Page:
tomos, that's another good point which i had forgotten today for some reason... what to do when you can't fix it. i can only remember one occasion where i was completely lost for ideas what to do with a machine so i returned it to it's owner and explained the situation. i didn't charge but i think they might have given me a tip as they appreciated the amount of time i spent trying to help - but, of course, this can't be expected unless you've set out some rules to the customer first.

this is probably the worst and trickiest area when dealing with pc trouble shooting. there are going to be times when something can't be fixed for a reasonable cost, i.e. a new component is required and the customer can't or won't agree to it. you can't force the customer to upgrade or replace the part and they might be unwilling to pay for the time it took you to check out their machine.

this is probably one of the reasons why i've always held back from doing this as a real business. friends and friends of friends aren't likely to refuse to pay but unknown customers don't have any loyalty to you. i think i might be blowing this thought out of all proportion though, as things can't be that bad in the real world.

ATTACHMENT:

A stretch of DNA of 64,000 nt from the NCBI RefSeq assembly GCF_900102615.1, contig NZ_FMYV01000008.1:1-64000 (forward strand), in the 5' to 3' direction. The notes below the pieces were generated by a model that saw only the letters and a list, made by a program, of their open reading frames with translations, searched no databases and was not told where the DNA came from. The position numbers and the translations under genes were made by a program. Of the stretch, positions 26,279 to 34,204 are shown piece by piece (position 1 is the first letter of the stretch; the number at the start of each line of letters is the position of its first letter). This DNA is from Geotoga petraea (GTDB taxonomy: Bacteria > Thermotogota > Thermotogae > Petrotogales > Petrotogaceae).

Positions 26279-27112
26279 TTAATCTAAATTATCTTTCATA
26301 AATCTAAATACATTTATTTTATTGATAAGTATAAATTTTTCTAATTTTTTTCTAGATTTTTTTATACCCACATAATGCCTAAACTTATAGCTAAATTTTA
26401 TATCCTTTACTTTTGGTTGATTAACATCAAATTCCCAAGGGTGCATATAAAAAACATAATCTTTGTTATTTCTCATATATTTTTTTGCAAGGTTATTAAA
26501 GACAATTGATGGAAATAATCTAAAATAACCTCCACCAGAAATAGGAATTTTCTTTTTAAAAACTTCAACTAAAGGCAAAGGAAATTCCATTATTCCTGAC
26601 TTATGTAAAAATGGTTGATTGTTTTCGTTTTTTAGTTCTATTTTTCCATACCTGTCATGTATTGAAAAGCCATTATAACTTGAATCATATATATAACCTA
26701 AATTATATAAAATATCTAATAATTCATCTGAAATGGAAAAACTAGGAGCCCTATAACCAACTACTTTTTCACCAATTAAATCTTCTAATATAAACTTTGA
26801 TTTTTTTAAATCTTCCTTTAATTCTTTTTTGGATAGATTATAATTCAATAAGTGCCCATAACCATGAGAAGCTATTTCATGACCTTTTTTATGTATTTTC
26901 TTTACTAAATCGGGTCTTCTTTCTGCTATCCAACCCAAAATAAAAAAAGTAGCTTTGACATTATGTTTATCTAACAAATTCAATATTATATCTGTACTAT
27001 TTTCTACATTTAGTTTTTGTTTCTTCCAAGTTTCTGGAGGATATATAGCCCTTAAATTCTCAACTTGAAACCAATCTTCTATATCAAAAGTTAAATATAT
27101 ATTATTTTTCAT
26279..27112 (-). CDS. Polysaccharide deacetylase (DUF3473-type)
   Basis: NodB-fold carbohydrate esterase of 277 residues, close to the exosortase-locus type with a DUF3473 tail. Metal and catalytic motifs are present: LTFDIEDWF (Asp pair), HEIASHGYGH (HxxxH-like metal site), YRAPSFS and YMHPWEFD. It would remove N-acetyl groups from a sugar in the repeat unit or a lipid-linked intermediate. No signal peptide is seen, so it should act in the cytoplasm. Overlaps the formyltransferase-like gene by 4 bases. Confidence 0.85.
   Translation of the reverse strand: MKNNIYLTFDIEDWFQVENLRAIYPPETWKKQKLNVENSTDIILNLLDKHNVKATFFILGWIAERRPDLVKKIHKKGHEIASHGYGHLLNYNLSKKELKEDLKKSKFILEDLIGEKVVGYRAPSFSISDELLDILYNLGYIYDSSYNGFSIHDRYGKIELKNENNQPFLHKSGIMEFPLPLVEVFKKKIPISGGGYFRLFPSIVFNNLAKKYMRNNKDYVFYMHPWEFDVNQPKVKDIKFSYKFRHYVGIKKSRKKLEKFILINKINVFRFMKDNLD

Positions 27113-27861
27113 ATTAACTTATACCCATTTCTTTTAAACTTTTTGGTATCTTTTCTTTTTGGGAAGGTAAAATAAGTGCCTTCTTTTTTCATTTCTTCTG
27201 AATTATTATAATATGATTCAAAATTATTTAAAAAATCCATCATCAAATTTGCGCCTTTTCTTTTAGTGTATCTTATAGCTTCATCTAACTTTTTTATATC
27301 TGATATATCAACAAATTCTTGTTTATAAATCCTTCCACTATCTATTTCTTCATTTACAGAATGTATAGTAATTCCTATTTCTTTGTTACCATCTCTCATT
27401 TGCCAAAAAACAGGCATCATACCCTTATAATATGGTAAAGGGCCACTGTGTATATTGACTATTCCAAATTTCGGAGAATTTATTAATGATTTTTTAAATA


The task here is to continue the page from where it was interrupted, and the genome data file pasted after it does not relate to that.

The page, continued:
the point of selling as well as fixing is a good idea but it requires more commitment than i wish to put into this kind of business. that is, unless the selling could be kept to a minimum.
« Last Edit: February 07, 2007, 12:36:49 PM by nudone » Logged
nite_monkey
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« Reply #8 on: February 07, 2007, 01:45:03 PM »

now does half of these replies evan relate to the topic?
Yeah I always thought they weren't really such a good idea. Take your computer problems to a real pro.